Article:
I made my way to the edge of the room where the drink table was set up. I’d made sure to put out my favorite sodas, all diet. I really just wanted to disappear into my room and not come out until the crowd went home, but I figured I’d hear about it from now until I graduated. Hopefully everyone would go home and I could watch a couple episodes of Buffy and decompress, as my dad’s girlfriend Amanda is fond of saying.
I was pouring a glass of diet Pepsi when someone bumped me from behind, spilling my cup down the front of my peach blouse. “Geez, watch what you’re doing, will you?” I said, mopping at my blouse with a napkin. I’d have to change now. The blouse was a thin fabric and the soda had made it almost transparent. Which might have been great if Josh was there, but I wasn’t feeling all that generous with the boys from Truhart.
I turned around to see the fox from before. Well, at least he was a fox by TruHick standards, I amended. “I’m going to have to change,” I said, annoyed that he hadn’t even apologized.
“Yeah, I was thinking it was a little early for you to be dressed like that,” he said with a grin.
I didn’t like the way he was staring at my chest, fox or no. “Dressed like what?”
“Like a pumpkin. Halloween isn’t for another three months.”
I just stared at him. “I do not look like a pumpkin,” I informed him. “This is peach, not orange. Not that you’d know the difference here in TruHick, Virginia.”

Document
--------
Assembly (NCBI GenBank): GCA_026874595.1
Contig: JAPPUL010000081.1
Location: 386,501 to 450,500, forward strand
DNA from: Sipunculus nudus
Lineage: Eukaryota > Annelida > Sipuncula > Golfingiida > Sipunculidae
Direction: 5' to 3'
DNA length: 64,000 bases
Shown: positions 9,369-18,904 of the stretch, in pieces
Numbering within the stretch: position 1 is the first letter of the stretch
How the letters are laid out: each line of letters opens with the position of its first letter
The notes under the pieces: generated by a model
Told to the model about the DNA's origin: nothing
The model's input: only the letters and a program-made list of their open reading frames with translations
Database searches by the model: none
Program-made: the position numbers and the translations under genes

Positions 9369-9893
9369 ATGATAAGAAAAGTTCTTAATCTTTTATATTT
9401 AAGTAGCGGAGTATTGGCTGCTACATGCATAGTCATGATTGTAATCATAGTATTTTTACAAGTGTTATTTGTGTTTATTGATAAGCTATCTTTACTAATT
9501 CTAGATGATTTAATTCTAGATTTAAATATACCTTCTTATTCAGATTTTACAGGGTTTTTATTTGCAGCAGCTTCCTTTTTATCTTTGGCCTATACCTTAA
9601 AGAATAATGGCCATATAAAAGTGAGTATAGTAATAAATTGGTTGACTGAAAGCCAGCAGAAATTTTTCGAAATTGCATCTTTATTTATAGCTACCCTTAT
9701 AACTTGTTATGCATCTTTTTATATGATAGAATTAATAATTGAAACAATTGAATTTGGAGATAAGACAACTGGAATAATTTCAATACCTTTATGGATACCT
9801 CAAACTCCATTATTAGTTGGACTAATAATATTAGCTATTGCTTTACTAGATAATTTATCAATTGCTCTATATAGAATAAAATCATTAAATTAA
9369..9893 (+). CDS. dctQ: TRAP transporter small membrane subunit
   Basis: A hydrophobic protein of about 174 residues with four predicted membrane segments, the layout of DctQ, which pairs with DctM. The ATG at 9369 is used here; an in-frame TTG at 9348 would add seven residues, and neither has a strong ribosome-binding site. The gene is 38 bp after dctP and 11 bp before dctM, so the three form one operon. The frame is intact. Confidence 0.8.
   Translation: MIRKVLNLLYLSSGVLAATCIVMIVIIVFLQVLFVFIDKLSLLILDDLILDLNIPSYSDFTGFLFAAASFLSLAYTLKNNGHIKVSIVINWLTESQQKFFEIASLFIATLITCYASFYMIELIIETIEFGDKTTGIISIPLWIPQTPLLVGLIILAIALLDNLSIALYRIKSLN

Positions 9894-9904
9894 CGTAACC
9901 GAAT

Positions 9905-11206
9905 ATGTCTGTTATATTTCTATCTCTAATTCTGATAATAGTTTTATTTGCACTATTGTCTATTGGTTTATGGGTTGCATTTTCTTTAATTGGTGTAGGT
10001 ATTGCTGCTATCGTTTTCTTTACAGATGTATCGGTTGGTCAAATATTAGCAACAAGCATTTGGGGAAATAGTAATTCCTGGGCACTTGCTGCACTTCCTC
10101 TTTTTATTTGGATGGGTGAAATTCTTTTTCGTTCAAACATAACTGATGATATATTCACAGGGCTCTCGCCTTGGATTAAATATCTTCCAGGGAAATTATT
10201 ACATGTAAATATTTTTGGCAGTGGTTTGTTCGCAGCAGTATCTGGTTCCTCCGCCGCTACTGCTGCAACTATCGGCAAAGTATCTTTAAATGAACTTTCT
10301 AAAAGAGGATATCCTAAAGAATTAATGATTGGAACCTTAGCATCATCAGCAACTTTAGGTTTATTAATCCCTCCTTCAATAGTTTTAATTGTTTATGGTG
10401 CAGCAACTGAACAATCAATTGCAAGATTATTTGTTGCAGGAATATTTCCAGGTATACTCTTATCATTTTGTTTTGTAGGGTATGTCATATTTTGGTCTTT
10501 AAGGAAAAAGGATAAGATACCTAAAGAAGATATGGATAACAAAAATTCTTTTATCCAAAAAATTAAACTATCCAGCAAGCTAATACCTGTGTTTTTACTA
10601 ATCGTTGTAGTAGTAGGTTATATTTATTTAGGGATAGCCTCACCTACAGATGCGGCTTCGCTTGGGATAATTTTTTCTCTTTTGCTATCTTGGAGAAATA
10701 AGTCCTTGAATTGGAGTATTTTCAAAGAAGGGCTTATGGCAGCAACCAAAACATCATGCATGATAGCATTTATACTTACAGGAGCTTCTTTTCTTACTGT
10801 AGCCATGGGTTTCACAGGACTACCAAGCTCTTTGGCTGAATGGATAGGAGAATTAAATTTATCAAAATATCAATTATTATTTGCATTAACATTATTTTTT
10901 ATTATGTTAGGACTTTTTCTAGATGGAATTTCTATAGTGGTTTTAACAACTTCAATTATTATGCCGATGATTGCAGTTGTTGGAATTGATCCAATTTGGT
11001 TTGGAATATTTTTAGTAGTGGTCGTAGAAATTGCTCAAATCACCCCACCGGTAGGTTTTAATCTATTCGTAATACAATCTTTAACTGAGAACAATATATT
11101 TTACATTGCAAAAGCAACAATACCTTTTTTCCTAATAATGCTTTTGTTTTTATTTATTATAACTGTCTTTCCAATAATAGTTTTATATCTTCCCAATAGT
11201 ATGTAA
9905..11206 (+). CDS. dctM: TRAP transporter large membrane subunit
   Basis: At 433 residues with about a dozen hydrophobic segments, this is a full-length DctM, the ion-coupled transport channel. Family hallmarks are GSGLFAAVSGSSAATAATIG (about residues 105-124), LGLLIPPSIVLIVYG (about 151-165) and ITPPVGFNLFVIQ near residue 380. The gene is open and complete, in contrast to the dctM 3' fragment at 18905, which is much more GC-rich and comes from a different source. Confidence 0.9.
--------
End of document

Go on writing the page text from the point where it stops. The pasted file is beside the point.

He just laughed at me, flashing a row of perfectly straight, white teeth. “I’m just messing with you, don’t get your panties in a twist.”
“Excuse me, will you?” I said as coldly as I could manage.
He did this kind of fake bow thing and stepped out of my way. “Sure. Wouldn’t want you to ruin your Halloween costume.”
I stalked past him and into the hall. Someone grabbed me and for a minute I thought it was him. I spun around, ready to use a couple of kickboxing moves Jeanette’s brother Eric had shown me, but it wasn’t the jerk with the pretty white teeth. It was his buddy, the ball cap wearing hick.
“Hey, wait,” he said.
I gave him a withering stare. “Take your hand off me or you’ll lose a knee cap.”
He let me go and took a couple steps back. I resisted the urge to smile. “I just wanted to apologize for Wade. He can be a jerk sometimes.”